Sunday, August 19, 2007

Venice Review

Venice, developed by Retro64 and published by PopCap Games.
The Good: Unique gameplay, intuitive mouse control, multiple game modes, decent number of levels
The Not So Good: Monotonous level design, no level editor
What say you? The innovative mechanics go a long way in making this a distinct puzzle game, but it’s too repetitive: 6/8

So, who was silly enough to build their city in the middle of a swamp? Why, the people of Venice, of course! The extraction of subsurface freshwater has caused the city to sink (not an isolated problem: the San Joaquin Valley sunk 30 feet in 50 years). Now, we need a computer game that combines the action-packed world of land subsidence with matching shapes: Venice has answered the call. Venice (the game, not the city) lets you shoot shapes to match empty voids around each of the game’s levels. Will Venice (the game, not the city) push the innovative boundaries of puzzle games, or unceremoniously sink into the deep blue sea?

Venice features average graphics for the puzzle genre. The game is rendered in 2-D; while it takes advantage of its location with some distinctive background visuals, they become too repetitive and most of the puzzle elements are simple blocks instead of injecting some variety into the visuals. Nothing about the graphics is terribly exciting, and the few effects present in the game are underwhelming. It is easy to identify the appropriate shapes for each of the voids, and the user interface is useful as the cursor displays the currently loaded piece. Still, while the graphical design isn’t bad, it’s not innovative or original either. The sound in Venice is along the same lines: some OK music and effects that keep the tempo up, but, again, nothing innovative or original. In the end, everything about the presentation in Venice is terribly average.

The object of Venice is to shoot various jewels into their corresponding holes. The holes are located on various rotating ovals, triangles, bricks, and other spinning objects to increase the difficulty. This mechanic is innovative and different enough to inject some originality into the puzzle genre. The jewels are distinct enough where the places they fit are pretty obvious, so it’s just a matter of timing it correctly. Control is done with the mouse, so all you need to do is click on the location and the loaded jewel will be shot up the screen. Once you complete a set of puzzles, you’ll move on to the next set. The gondola you control can hold two treasures at a time that can be switched with the right mouse button if you don’t like your current choice. The controls in the game are easy to learn and are appropriate for any age or skill level.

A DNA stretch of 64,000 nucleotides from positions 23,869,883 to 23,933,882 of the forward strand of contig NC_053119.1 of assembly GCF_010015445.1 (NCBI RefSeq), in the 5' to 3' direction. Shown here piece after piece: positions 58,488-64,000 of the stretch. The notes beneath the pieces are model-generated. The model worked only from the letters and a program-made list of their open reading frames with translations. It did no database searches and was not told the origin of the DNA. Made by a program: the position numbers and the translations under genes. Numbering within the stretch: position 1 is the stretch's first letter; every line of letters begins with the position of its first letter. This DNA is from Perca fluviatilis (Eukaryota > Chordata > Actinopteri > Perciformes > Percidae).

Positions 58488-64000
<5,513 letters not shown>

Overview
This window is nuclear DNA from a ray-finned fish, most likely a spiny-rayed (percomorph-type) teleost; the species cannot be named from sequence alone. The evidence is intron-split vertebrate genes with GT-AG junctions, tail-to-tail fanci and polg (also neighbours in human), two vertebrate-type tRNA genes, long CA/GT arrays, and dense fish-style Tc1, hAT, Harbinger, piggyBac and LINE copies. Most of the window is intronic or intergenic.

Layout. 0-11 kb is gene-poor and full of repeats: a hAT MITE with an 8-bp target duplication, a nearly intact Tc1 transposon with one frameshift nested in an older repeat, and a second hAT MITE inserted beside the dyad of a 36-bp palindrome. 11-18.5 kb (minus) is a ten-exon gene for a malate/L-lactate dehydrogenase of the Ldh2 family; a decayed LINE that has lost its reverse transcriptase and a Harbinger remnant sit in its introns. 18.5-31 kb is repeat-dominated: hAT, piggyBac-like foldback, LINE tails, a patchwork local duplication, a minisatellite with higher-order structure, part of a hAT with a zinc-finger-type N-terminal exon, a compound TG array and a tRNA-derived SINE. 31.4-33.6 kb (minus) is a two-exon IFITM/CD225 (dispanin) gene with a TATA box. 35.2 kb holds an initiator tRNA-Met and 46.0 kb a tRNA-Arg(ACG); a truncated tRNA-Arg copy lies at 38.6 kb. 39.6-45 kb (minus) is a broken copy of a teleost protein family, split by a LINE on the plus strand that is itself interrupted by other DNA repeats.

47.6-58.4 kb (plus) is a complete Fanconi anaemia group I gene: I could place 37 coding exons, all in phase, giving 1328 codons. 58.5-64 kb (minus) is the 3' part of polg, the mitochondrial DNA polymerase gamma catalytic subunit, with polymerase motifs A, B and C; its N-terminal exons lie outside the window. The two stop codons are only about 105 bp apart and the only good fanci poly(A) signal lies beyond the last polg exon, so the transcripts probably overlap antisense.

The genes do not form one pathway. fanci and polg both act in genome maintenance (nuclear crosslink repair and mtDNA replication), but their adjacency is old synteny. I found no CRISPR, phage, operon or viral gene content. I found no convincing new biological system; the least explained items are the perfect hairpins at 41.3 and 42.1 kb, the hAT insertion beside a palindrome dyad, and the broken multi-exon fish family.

There are some wrinkles added to the game to make it more than a simple matching game. If you match a jewel high up on the screen, it can tumble down to nearby holes of the same kind. Of course, it’s more difficult to hit ones higher up as they may be blocked by various obstacles. Venice combines Breakout-style games and matching games in a pretty good package, although the mechanics don’t change much throughout the game. The plates remain the same assortment of shapes (circle, X, T, bars) and the difficult doesn’t really increase too terribly much throughout the game. As you progress through the game, the number of objects trying to impede your shots increases, but never to the point of being too difficult or annoying. These obstacles include bumpers, locks, brittle bricks (that can be destroyed), chutes, and teleports. The level design is dull, repeating the same elements over and over again. Once you’ve seen the first couple of levels, you’ve seen the rest of them.

Venice includes a number of power-ups that you can earn that make playing the game easier, at least temporarily. Power shots can ignore obstacles, wild shots can fill any hole they come into contact with, and angel wings allow you to sit right on top of holes instead of having to shoot from the bottom. These add a bit of variety to the game, making it more than a simple matching game for periods of time. I like the originiality of the gameplay, but the repetition wears on you after a while and I doubt that most people will be entertained for the duration. There are multiple game modes available, though. The main Journey mode is untimed and good for new players. You do get penalized for not catching unmatched jewels as they fall towards the water. Flood mode adds time restrictions, Survival mode adds endurance, and the Trick Shot mode concerns, well, tricks shots. Overall, Venice is an original game, but it becomes boring after a while due to the dull level design. The lack of a level editor doesn’t allow the community to make varied levels, either. Every new level is essentially the same as the level before and Venice doesn’t add any new mechanics or changes to the gameplay, other than adding more obstacles or more complicated plates containing the cut-outs. Thus, even though Venice is original, it doesn’t do enough to keep you interested throughout the game.

Venice has a good idea for a puzzle game and almost successfully executes it. The basic mechanics are initially interesting enough to make you want to play for the first set of levels, but the repetitive level design and lack of new or interesting elements as you progress through the game hinders Venice’s overall enjoyment. The user interface and controls makes Venice easy to everyone to control and the various game modes makes the gameplay at least a little different. The power-ups also vary the experience, making for some cool combos when you tumble pieces and plan correctly. Still, the level design doesn’t allow for much variety so Venice’s appeal will be limited. I will commend Venice on its unique nature, but the game doesn’t to enough to keep interest high throughout the game.